Great Southern Land inspiring people to consider their place in the world

Two women interact with Platypus exhibit in the Great Southern Land gallery at the National Museum of Australia.

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The National Museum of Australia's most significant gallery redevelopment ever tells the story of the continent as an ancient land shaped by connected, biodiverse forces. Art Processors created six standout moments throughout the new exhibition, Great Southern Land. They each use technology creatively to immerse people in the Australian landscape, encouraging them to consider their impact on their surrounding environment. 

Enveloped by water as far as the eye can see, you swish your hand side-to-side softly, and a platypus gently swims towards you, mirroring your movement. You hear trickling water, the occasional insect buzz, just a little splash as the platypus dives and a subtly different swish with each stroke of his legs.

It’s such a tranquil, realistic moment that it’s easy to forget that this is a digital experience. The Platypus Interactive is one of six digital exhibits that we developed for the new Great Southern Land exhibition at the National Museum of Australia. Created on an aquarium-like, semi-circular digital display, state-of-the-art motion-tracking technology picks up visitors’ gestures to create a natural interaction with a 3D-animated platypus.

Two women use their arms to direct a 3D motion-controlled platypus at the National Musem of Australia.

Hands-on, participatory and unexpected, all six interactives aim to be immersive and eye opening. “We wanted to give people the opportunity to explore with their hands and discover how all the elements of the environment are interconnected,” explains Jamie Houge, Art Processors’ Project Director. “It’s a kinetic, playful journey that’s also emotive and beautiful.”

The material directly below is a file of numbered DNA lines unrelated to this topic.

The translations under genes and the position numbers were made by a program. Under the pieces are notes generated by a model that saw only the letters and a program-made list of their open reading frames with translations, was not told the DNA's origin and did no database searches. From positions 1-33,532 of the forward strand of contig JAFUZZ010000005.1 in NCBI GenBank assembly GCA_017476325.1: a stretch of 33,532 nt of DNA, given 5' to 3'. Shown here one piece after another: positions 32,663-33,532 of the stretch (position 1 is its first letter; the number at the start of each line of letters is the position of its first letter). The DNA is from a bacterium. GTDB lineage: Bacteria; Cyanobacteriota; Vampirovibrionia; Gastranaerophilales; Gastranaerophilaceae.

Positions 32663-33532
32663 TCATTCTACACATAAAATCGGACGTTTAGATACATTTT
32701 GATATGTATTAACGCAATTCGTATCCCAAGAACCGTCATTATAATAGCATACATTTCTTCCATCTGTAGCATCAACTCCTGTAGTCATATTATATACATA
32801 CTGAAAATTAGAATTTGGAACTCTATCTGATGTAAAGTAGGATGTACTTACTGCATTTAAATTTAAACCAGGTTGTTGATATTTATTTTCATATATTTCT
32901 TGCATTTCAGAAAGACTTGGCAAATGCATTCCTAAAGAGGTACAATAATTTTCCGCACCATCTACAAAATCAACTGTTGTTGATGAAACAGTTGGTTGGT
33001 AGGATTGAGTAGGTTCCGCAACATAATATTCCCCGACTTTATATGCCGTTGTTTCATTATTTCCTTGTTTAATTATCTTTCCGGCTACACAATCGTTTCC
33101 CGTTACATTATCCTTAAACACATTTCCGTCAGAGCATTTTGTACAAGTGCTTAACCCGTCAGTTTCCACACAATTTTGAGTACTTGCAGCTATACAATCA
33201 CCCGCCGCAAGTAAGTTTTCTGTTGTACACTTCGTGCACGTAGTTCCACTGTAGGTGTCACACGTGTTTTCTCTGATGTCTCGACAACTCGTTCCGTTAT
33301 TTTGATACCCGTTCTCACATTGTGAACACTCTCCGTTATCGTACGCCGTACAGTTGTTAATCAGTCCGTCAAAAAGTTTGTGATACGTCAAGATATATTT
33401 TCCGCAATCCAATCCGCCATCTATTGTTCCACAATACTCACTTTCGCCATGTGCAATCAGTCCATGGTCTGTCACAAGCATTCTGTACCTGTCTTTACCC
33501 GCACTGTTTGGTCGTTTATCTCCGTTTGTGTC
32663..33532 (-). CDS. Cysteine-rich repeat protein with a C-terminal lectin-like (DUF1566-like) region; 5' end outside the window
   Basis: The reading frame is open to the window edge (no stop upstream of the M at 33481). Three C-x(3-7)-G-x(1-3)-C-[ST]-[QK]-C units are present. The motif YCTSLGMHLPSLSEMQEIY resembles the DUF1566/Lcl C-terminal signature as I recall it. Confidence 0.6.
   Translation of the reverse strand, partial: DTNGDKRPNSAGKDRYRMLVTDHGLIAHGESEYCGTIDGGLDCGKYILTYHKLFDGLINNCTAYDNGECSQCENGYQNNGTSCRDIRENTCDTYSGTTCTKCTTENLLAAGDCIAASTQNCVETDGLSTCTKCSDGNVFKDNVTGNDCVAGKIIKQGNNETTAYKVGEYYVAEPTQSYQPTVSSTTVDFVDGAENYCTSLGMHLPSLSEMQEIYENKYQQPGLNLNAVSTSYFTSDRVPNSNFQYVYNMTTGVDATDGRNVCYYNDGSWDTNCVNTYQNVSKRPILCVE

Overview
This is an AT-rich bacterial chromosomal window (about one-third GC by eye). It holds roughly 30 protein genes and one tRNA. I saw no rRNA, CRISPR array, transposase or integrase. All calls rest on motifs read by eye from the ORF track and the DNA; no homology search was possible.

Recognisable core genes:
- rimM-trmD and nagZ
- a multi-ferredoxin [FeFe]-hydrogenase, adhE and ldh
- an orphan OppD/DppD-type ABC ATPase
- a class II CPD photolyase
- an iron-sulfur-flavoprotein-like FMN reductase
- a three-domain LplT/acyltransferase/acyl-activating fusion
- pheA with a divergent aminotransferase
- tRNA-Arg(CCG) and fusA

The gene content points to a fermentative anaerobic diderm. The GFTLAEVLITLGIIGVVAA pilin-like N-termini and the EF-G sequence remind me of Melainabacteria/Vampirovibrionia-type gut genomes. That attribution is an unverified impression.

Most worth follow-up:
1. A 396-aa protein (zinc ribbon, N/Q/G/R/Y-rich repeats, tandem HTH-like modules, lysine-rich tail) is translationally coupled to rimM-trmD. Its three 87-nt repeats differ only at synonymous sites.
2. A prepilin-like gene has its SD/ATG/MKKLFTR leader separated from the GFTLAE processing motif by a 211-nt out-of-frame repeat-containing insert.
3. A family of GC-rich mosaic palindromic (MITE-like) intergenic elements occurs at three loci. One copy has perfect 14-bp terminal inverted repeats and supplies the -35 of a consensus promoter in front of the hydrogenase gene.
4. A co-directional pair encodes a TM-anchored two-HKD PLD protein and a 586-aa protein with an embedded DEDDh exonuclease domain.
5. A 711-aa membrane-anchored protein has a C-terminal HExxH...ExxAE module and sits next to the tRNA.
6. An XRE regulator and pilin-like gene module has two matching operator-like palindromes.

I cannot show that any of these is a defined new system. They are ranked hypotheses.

Engaging emotion 

Where this moment with the platypus is immersive in its peacefulness, other moments risk sensory overload. At Heartbeat, magpies swoop above and suddenly attack, making you almost reach out to defend yourself. Kangaroos, kookaburras, desert flies and wild brumbies all hustle for attention. 

It’s quite a different experience to Platypus in its execution too. Rather than a digital screen, printed illustrations of iconic Australian wildlife are brought to life by creative lighting and a four-channel stereo mix of real sounds sourced from across the nation. 

A woman enjoys the Heartbeat exhibit in the Great Southern Land gallery at the National Musem of Australia.

But one thing they have in common is that they are designed to be both cognitively and emotionally affecting, reveals Sound Designer, Jason Reinier. “It’s all-consuming—the pulse, the vibrations of Australia, surround you in this compact experience,” he says. “You might think cognitively, 'I'm seeing, hearing and almost feeling a magpie.’ But on the emotional level it goes so much further, connecting you to your childhood or a memory of walking through a forest.” Or even a suburban Australian street.

Playful purpose

Balancing cognitive with emotional moments creates lasting memories and is a key approach throughout the exhibition. There are two touchtable interactives where people use their hands to deep dive into their environment.